But these aren’t the only workers in that situation. Recently I went exploring in the Santo Tomas cave, the largest in Cuba, located in Pinar del Rio Province. Along the way I visited a bohio (hut) without electricity. They didn’t even have a refrigerator for preserving their food or keeping water cool.

Revenues are also very high in the cigar industry, but the incomes of farmers remain low. Photo: Raquel Perez

The woman of the house is the buyer for a cigar company in the area. All year round she controls the planting and care of the crop, and after the harvest she decides on the quality and price. She earns only $18 a month, despite of the enormous profits for the country.

Small farmers are also very productive. Very little is invested in them and yet their output is much higher than state-run farms. But the campesinos were not the ones who created those farms. An absurd distribution system was imposed and the administrators over this industry were appointed, thanks to which they continue to lose crops of rice, tomatoes or bananas – according to complaints in the Granma newspaper.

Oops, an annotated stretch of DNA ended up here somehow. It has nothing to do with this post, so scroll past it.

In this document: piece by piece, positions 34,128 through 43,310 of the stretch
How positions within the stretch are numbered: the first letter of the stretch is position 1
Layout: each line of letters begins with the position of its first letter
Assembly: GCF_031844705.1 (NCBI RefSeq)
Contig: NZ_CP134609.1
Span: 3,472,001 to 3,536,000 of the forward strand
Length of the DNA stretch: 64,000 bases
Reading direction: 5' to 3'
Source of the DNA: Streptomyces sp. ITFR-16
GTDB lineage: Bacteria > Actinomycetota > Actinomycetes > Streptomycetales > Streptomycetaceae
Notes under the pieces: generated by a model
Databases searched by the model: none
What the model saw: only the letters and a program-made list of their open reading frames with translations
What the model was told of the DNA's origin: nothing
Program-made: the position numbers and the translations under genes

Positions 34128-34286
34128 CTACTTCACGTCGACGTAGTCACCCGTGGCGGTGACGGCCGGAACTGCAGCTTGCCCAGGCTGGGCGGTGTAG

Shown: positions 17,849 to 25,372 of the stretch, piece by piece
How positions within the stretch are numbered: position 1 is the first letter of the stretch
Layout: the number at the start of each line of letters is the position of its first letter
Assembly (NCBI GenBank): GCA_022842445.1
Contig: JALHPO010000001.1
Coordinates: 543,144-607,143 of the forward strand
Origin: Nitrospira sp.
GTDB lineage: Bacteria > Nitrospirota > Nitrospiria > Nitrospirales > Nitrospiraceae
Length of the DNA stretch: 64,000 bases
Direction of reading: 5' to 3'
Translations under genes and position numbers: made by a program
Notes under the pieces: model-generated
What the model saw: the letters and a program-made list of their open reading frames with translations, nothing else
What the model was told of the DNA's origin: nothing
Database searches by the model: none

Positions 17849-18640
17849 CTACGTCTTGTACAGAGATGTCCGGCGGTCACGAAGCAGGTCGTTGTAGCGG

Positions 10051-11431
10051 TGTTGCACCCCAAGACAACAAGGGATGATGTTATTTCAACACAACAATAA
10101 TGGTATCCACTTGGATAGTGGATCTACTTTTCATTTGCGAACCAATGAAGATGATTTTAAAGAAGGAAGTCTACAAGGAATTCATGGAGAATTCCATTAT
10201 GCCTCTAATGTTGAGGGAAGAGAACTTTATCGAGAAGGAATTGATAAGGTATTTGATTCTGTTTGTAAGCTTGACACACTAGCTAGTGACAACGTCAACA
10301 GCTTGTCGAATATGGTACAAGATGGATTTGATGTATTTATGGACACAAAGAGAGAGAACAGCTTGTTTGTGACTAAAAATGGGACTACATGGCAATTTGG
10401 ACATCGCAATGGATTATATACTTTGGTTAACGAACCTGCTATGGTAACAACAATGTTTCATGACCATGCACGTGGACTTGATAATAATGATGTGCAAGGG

A new model and motto

Because of all this, many Cubans feel that it’s an injustice that the workers are the ones who have to suffer with their low wages. They believe the low productivity is the government’s fault, which is the entity that created the mechanisms and promotes inept and inefficient administrators.

One Cuban economist told me that when analyzing a company’s lack of productivity, what should be identified is whether it’s the fault of the employees, the poor performance of their supervisors and managers or because the model doesn’t allow them to produce.

An accountant at one of the hotels with the highest occupancy rates in the capital explained to me that his company is “unproductive” because they turn over their hard-currency CUC earnings to government and they are exchanged for national currency pesos at a rate of 1:1 (one dollar for one peso), when the real exchange rate should be 1:24 (one dollar for 24 pesos).